“Fred is the Hunter Thompson of the right,” seconds Thomas E. Ricks in Foreign Policy magazine. His  commentary is “well-written, pungent political incorrectness mixed with smart military commentary and libertarian impulses, topped off with a splash of Third World sunshine and tequila.”



Killer Kink

Hardboiled is back! (The exclamation point is to arouse wild enthusiasm int the reader, a boiling literary lust.) Gritty crime fiction by longtime police reporter for the Washington Times, who knows the police from nine years of riding with them. Guaranteed free of white wine and cheese, sensitivity, or social justice.

NEW COLUMN: ‘Tarded’ Medical Idiocrat Won’t Treat ‘Unscannables’ Like Me

Art, Comedy & Humor, COVID-19, Healthcare, Intelligence, Left-Liberalism And Progressivisim, Pseudoscience, Science

“Why come you don’t have your Covid tattoo,” he yelps, cowering in the corner, “where’s your bar code”

NEW COLUMN is “‘Tarded’ Medical Idiocrat Won’t Treat ‘Unscannables’ Like Me.” It’s currently featured on WND.COM, The Unz Review, and on The New American.

Meet Doctor Lexus (diploma via Costco):

In Idiocracy, Mike Judge’s genius of a satire (really a documentary, if you think about it), Luke Wilson plays Joe Bowers, frozen by the military in 2005, “who accidentally wakes up in 2505 to find a broken-down, thuggish America, where language has become a patois of football chants, hip-hop slang and grunts denoting rage, pleasure and priapic longing, where citizens are obese, violent, ever-horny and narcotised by consumerism.” (As I said, a documentary. Citations here.)

The “dumb-a** dystopia” depicted in “Idiocracy” has evolved (devolved, rather) because low-IQ individuals, so robust, have out-bred the intelligent (yes, Judge openly references IQ as a measure of intelligence). Consequently, nothing gets fixed. There are garbage avalanches. A Gatorade-like drink has replaced water in irrigation. Because growers don’t know better, nothing grows. …

The most watched show on the “Violence Channel” is “Ow, My B-lls!” The “highest grossing movie of all time is called ‘A**,’ and consists of 90 minutes of the same naked, hairy butt on screen.” Audiences are enraptured. All enterprises are sexualized; Starbucks offers a “full body latte.” Costco is an Ivy-League law school.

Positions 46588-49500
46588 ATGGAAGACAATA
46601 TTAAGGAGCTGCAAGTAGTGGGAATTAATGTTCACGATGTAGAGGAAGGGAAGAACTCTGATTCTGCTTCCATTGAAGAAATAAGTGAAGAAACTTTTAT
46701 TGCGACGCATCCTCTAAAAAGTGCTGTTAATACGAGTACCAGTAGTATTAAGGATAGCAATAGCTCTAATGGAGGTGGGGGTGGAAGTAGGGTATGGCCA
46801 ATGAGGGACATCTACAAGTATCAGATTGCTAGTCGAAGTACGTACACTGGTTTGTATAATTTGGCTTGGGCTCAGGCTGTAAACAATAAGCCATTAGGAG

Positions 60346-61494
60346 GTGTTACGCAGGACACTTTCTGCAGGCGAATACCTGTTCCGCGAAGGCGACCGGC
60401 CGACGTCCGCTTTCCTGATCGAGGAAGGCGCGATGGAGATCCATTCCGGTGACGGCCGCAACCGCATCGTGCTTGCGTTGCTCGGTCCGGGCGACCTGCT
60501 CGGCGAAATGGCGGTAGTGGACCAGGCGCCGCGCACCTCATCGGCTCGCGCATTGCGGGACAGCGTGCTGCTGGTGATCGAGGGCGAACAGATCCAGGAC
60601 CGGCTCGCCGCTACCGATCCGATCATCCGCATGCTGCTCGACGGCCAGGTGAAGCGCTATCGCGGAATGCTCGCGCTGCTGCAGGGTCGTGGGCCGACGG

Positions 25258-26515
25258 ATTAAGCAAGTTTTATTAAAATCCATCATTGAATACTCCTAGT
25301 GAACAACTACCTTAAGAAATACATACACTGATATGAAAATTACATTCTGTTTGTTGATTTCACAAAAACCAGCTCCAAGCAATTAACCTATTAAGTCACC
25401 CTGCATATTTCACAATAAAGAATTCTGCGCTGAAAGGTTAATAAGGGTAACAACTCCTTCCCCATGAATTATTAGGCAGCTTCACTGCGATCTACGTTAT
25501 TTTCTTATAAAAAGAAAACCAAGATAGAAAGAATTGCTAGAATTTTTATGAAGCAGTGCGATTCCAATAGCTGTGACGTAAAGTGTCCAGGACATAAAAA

Or, a medical school, in my tale of woe. Idiocracy is the perfect metaphor for my own visit to a Washington State doctor’s office. …

And the doctor’s office has become its own obstacle course. Combine endemic, Idiocracy-like institutional rot, with the control Covid has bestowed on some exceedingly mediocre and malevolent minds—and one can never be too prepared.

In the case of this grubby little shop, the pronoun slot alone on the attendant patient forms ought to have been a portend of what was to come. My choice of pronoun would have been “grammatical” had that option been offered. Otherwise, I never dignify the pronoun charade. See below:

Washington woke would sooner flout the spirit of the  Hippocratic Oath than speak ill of the homeless grotesquerie that is unfolding on our streets. Since the term “virtue signaling” has become a cliché—a term insufficient to the task—let me offer an improvement. The progressive’s preening aims to emphasize his or her own providential purpose in the universe. To that end, progressives like to discredit the rest of us. That’s more like it

When the appointment was scheduled, not a word of warning was forthcoming about the inquisition, the third degree, that would ensue at the front desk on the day of the visit. I’m healthy, masked and without fever. That ought to have been the end of it.

It was not. Shoved in my face on a stark sheet of paper, bereft of the office’s masthead, was the demand for my vaccination status. Well, of course. Doctor Lexus (diploma via Costco) wasn’t owning this disgrace. This was nothing to boast about.

I refused to divulge my vaccination status. …

READ ON. NEW COLUMN is “‘Tarded’ Medical Idiocrat Won’t Treat ‘Unscannables’ Like Me.” It’s currently featured on WND.COM, The Unz Review, and The New American.



FRED REED: Probing the Fever Swamps of Evolution Orthodoxy: Things One Mustn’t Ask

Argument, FRED REED, Intelligence, Logic, Pseudoscience, Science

In which Fred Explains why the sting of a hornet is an example of ‘irreducible complexity’ and a problem for Darwinians

By Fred Reed 

Writing about evolution is likely an expression of literary masochism, but has its rewards. The difficulties are several. For one thing, for many people belief in evolution indicates to them that they are not of the unwashed, but rather one with advanced thinkers. For another, most people accept nature-show evolution in which in a sort of biological Coeueism: we are getting better and better, when in fact evolution says no such thing, but rather that organisms become progressively better adapted to their environments, making tapeworms, cockroaches, and perhaps politicians pinnacles of successful evolution. Further, many questions involved the Cambrian and Ediacaran fauna, developmental gene regulatory networks, the mathematics of multiple simultaneous mutations, and so on, which few have studied.